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Author: Marie Hartley, Staff Writer, 2009.
Schistosomiasis (also known as bilharzia) is a disease caused by infection with parasitic worms called schistosomes. Humans are the primary hosts of 3 major species of schistosomes:
Humans usually become infected by schistosomes via contact with freshwater lakes and streams in endemic areas:
Schistosomiasis is an extremely common illness in endemic areas. It is estimated that more than 200 million people worldwide are infected. Although the majority of infected people are symptom-free, schistosomiasis causes more than 200,000 deaths per year worldwide.
Other schistosomes can also cause disease in humans (swimmer's itch – see below).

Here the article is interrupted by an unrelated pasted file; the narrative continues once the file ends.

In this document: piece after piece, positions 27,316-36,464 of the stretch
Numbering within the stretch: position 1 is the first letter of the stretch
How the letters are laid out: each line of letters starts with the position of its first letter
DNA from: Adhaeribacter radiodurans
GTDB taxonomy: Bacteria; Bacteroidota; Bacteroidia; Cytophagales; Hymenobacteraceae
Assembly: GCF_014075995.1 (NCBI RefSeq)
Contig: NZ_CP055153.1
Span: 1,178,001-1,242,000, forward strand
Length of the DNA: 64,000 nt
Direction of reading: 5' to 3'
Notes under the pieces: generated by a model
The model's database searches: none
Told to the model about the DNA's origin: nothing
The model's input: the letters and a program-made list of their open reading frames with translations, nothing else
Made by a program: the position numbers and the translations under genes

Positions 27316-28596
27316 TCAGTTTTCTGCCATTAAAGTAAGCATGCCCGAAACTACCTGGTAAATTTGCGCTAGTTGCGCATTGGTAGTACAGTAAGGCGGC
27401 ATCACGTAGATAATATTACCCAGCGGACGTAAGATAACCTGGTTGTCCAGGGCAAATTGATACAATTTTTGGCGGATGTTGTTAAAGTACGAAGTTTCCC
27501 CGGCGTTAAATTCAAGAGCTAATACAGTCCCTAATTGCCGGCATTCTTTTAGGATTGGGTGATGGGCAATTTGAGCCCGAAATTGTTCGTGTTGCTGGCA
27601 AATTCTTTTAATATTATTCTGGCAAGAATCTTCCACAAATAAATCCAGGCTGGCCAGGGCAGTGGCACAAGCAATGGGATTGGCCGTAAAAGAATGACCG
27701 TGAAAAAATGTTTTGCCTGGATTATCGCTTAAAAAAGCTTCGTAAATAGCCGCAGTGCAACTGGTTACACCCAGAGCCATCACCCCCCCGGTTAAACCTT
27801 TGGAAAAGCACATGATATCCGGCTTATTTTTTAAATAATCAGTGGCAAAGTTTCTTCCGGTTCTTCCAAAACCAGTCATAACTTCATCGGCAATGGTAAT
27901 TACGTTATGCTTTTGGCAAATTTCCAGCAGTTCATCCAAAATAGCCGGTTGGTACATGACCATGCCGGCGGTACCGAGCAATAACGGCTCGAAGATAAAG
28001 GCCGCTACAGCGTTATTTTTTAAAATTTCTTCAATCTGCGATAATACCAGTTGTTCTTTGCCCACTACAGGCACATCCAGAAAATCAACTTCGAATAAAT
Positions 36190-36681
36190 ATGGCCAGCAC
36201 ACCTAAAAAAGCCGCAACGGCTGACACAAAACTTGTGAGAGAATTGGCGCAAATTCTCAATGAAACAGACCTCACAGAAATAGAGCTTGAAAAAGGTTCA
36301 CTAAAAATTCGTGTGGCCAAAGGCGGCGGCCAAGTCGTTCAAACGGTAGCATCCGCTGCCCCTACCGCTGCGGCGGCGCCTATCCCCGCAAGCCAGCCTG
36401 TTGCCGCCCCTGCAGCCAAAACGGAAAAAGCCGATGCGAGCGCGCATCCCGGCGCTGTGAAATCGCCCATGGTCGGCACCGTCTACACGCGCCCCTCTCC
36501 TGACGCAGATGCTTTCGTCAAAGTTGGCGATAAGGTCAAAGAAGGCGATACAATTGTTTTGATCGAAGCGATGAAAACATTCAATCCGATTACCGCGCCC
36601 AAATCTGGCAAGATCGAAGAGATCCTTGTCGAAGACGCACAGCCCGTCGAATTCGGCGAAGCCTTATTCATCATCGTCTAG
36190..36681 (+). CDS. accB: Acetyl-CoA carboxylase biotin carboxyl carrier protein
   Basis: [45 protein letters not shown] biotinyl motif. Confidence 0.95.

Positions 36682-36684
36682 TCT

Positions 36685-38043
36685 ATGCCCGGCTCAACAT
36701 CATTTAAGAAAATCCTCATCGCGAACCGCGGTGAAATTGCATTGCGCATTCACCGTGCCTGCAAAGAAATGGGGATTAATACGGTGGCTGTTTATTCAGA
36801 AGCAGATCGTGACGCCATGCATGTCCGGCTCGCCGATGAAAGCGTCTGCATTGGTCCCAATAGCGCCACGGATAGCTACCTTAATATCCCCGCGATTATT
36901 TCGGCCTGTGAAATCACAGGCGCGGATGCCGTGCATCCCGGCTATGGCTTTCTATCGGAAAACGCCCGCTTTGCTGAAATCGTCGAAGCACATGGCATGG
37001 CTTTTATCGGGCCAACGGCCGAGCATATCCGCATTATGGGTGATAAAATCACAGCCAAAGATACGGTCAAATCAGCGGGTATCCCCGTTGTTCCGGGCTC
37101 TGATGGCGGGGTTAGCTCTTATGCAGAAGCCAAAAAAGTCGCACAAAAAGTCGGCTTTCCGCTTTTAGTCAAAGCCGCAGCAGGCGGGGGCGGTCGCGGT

Schistosomiasis is passed on by infected people urinating or defaecating into freshwater. Schistosoma eggs hatch in the water and develop inside particular snail species. These snails release thousands of larvae back into the water. Larvae can penetrate unbroken human skin when humans enter the water to bathe or swim. Within a few weeks, worms grow inside blood vessels and produce eggs. Some of these eggs migrate to the bladder or bowel and are released in the urine or faeces. Other eggs become trapped in body tissues, producing an immune reaction.
Schistosomiasis can cause acute and chronic complications.
Worldwide chronic schistosomiasis is far more common than the acute illness. Chronic symptoms arise months to years after exposure. Chronic features are due to an intense immune response against the schistosomal eggs, with granuloma (ball-like collection of immune cells) formation and scarring.
There is no vaccine currently available for schistosomiasis.
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